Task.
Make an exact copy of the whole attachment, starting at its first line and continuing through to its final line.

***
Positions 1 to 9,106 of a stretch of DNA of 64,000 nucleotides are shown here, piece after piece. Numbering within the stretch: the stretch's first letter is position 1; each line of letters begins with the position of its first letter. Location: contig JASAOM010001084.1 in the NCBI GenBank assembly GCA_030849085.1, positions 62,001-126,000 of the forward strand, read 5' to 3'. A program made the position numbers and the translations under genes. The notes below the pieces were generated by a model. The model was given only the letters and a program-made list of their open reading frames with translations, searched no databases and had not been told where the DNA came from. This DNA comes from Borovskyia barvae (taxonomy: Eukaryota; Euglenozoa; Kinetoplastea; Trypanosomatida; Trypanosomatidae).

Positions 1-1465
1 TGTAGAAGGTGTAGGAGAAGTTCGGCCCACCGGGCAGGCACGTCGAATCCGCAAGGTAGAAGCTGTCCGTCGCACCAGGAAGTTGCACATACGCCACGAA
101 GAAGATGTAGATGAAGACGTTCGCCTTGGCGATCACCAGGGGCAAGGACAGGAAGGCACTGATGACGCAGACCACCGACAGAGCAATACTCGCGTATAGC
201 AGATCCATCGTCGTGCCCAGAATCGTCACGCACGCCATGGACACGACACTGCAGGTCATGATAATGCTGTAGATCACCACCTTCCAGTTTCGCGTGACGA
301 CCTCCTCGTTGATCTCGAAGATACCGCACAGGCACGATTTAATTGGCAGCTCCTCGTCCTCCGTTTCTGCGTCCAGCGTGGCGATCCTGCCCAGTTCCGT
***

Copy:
Positions 1 to 9,106 of a stretch of DNA of 64,000 nucleotides are shown here, piece after piece. Numbering within the stretch: the stretch's first letter is position 1; each line of letters begins with the position of its first letter. Location: contig JASAOM010001084.1 in the NCBI GenBank assembly GCA_030849085.1, positions 62,001-126,000 of the forward strand, read 5' to 3'. A program made the position numbers and the translations under genes. The notes below the pieces were generated by a model. The model was given only the letters and a program-made list of their open reading frames with translations, searched no databases and had not been told where the DNA came from. This DNA comes from Borovskyia barvae (taxonomy: Eukaryota; Euglenozoa; Kinetoplastea; Trypanosomatida; Trypanosomatidae).

Positions 1-1465
1 TGTAGAAGGTGTAGGAGAAGTTCGGCCCACCGGGCAGGCACGTCGAATCCGCAAGGTAGAAGCTGTCCGTCGCACCAGGAAGTTGCACATACGCCACGAA
101 GAAGATGTAGATGAAGACGTTCGCCTTGGCGATCACCAGGGGCAAGGACAGGAAGGCACTGATGACGCAGACCACCGACAGAGCAATACTCGCGTATAGC
201 AGATCCATCGTCGTGCCCAGAATCGTCACGCACGCCATGGACACGACACTGCAGGTCATGATAATGCTGTAGATCACCACCTTCCAGTTTCGCGTGACGA
301 CCTCCTCGTTGATCTCGAAGATACCGCACAGGCACGATTTAATTGGCAGCTCCTCGTCCTCCGTTTCTGCGTCCAGCGTGGCGATCCTGCCCAGTTCCGT